Tol Leadership Council: Education and Training

Education and Training
This is the first of a number of educational essays that the The Education[1], Culture, and Training Subcommittee of the Tol Leadership Council (TLC) will present for a broader readership. All the essays will reflect the core philosophy of the TLC which defines the concept of Tol (kinship) as a positive, cohesive, inclusive and compassionate social structure over that of Qabiil (tribe) which it views as negative, exclusionist and the root cause of internal fissures and hatred for others.

TOL Organization and Tribal Affiliation:
A Brief Conceptual Reflection
Prepared by:
The Education[1], Culture, and Training
Subcommittee of the Tol Leadership Council (TLC)[2]
I. Introduction

The concepts of kinship (tol) and clan or tribe (qabiil) share the general characteristic that they both refer to primordial forms of social identity in human civilizations. However, they have diametrically different implications in today’s world which is characterized by national states and the complex phenomena of universalism and globalization that had brought together various and hitherto scattered and often warring tribes or clans.

In contemporary sociological and anthropological literature, the definition of tribe varies widely and with conflicting identifications ranging from common language, common culture, same ancestral lineages, or common rulers. It implies a collection of individuals who are joined together by the factor of territory, blood, language, culture or history. However, the generic meaning of tribe in strictly genealogical perspective is an in-word identification of someone through an exclusive and male-based claim of assumed common ancestorship. What norms and rules accompany this way of being in the world is,primarily subject to the particular interests prescribed by the clan. In contrast, tol or tolnimo, in its literal meaning, conveys cohesion, construction, knitting, or joining things or individuals together etc. In its customary usage, tol implies rectitude, compassion, unity against injustice and against external aggression, and civic belonging beyond the immediate kin. Ibn Khaldun (1967) described this social cohesion assabiya (communal solidarity) as the fundamental bond of human society and the basic motive force of history. According to him `asabiyyah is neither necessarily nomadic nor based on blood relations. In the modern period, the term is generally analogous to solidarity. Tolnimo, in fact, could form the guiding ideal for the moral bonds of membership and leadership that are the basis for the principal of community (Selznick 1992; 2001). Thus, though tribe and tol have common primordial roots in traditional sense, they are very different in the conceptual imagination and, most significantly, in practical application.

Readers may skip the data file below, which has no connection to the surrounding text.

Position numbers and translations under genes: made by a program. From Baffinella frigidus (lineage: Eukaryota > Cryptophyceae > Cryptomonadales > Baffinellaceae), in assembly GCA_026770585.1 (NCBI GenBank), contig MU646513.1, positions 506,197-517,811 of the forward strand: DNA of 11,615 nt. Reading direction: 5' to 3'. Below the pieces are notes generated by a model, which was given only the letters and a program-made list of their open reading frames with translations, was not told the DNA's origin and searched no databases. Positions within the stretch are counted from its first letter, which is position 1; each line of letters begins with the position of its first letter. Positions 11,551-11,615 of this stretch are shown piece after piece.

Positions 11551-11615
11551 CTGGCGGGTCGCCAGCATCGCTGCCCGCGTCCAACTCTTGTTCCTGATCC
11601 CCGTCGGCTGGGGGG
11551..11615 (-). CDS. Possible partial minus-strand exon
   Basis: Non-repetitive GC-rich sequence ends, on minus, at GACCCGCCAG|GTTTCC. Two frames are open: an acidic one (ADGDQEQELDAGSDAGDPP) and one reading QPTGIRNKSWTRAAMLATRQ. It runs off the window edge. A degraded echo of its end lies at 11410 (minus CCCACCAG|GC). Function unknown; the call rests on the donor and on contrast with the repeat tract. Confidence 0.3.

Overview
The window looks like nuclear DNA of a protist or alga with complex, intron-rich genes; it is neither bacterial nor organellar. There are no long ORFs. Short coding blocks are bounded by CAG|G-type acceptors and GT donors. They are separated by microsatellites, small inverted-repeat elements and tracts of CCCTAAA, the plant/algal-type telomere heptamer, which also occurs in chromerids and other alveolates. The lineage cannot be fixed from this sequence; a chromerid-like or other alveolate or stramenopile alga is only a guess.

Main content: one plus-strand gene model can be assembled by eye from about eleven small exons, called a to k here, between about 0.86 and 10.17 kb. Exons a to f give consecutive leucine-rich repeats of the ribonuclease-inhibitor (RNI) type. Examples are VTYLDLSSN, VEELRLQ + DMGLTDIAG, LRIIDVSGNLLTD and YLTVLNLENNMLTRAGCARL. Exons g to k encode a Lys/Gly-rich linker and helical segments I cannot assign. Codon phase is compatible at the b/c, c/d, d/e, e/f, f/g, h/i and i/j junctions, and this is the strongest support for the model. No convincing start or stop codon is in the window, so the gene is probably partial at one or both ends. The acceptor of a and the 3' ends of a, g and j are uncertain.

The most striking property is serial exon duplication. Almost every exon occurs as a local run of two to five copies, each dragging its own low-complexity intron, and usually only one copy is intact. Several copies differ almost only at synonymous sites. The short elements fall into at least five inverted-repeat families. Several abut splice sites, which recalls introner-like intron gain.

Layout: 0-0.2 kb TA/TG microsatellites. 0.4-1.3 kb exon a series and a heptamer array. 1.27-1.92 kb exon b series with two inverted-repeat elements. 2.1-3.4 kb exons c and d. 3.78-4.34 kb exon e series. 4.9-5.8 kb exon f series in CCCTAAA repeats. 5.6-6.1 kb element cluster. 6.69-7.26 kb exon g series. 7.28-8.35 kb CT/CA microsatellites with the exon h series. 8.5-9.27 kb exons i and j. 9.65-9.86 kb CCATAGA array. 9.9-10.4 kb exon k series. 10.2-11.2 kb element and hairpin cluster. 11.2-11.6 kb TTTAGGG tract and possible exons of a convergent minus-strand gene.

In his keynote address during the pioneering Tol convocation held in Minneapolis in April, 2010, Professor Ahmed I. Samatar laid out the cardinal distinction between tribal mentality and that associated with kinship or more specifically tolnimo in its Somali roots.

He asserted this: “The first (clansim), connotes what Somalis would call qabiil and, thus, is motivated by small-mindedness and the ‘Othering’ of those who don’t belong to the assumed male-centered genealogical tree; the latter is grounded on the concept of tol that, to be sure, acknowledges primordial ties but, more importantly, stresses the following: optimum protection of individual and communal welfare, and meeting of obligations to other communities (from the intimate neighbor to the most geographically distant of the Somali people) in a larger context of peace, social justice and generosity….In short, qabiil is always negative, if not degenerative, and lends itself to internal fissures and hate for the non-member. Tol, on the other hand, is elastic and, therefore, conducive to group solidarity yet always linked to deep empathy for strangers. We believe such a perspective transforms the way many contemporary Somalis relate to each other and, thus, bodes well for engagements that enrich constructive pluralism.“

II. TOL and Tribe in Social Relations

With regard to tol and tribe, we draw out basic differences between these two notions in the following traditional institutions: kinship or blood related family; territorial relations of neighborhood; and communal relations sharing worldly interests and cultural values

A. kinship or blood related family

The nucleus and fundamental institution of human society is the family unit. After this limited circle, the next social sphere is that of kinship and blood relationship. Kinship according to Encyclopedia Britannica ‘is the broad-ranging term for all the relationships that people are born into or create later in life and that are considered binding in the eyes of their society’. It is the expansion of family that produces ties of kinship, relatives and community, which, in turn, gradually develop further associational life. The family and relatives serve as the most important instrument of social continuity in knitting human relations horizontally and vertically through generations to demarcate and discharge social obligations with devotion and enthusiasm. In this respect, the family can be called the headwaters of civic progress and sustainable evolution of human civilization. All divine revelation, such as Islam, have assigned to the family unit as a center of gravity for the making of a healthy and strong foundation for any community. This bond of blood relations is the starting point of the tol concept – one that extends solidarity to all relatives. Tol is synonymous to the concept of genuine community where members are not manipulated or sacrificed without concern for their interests and needs as individuals (Selznick 2001)

In this context, tolnimo is consistent with the basic Islamic ethics and virtuous conduct. While all faiths emphasize good family relations, Islam has taken it to notable heights. It considers family relation as a duty, an example of disinterested commitment, to be discharged without any expectation of instrumentalist return. Thus, a Muslim is required to be kind to all his relatives irrespective of their creed, culture or clan affiliation. The Prophet emphasized the high stakes involved here in a compelling way: “Rahim (family ties) is a word derived from Ar-Rahman (The Compassionate One), and Allah says: I shall keep connection with him who maintains you and sever connection with him who severs you.”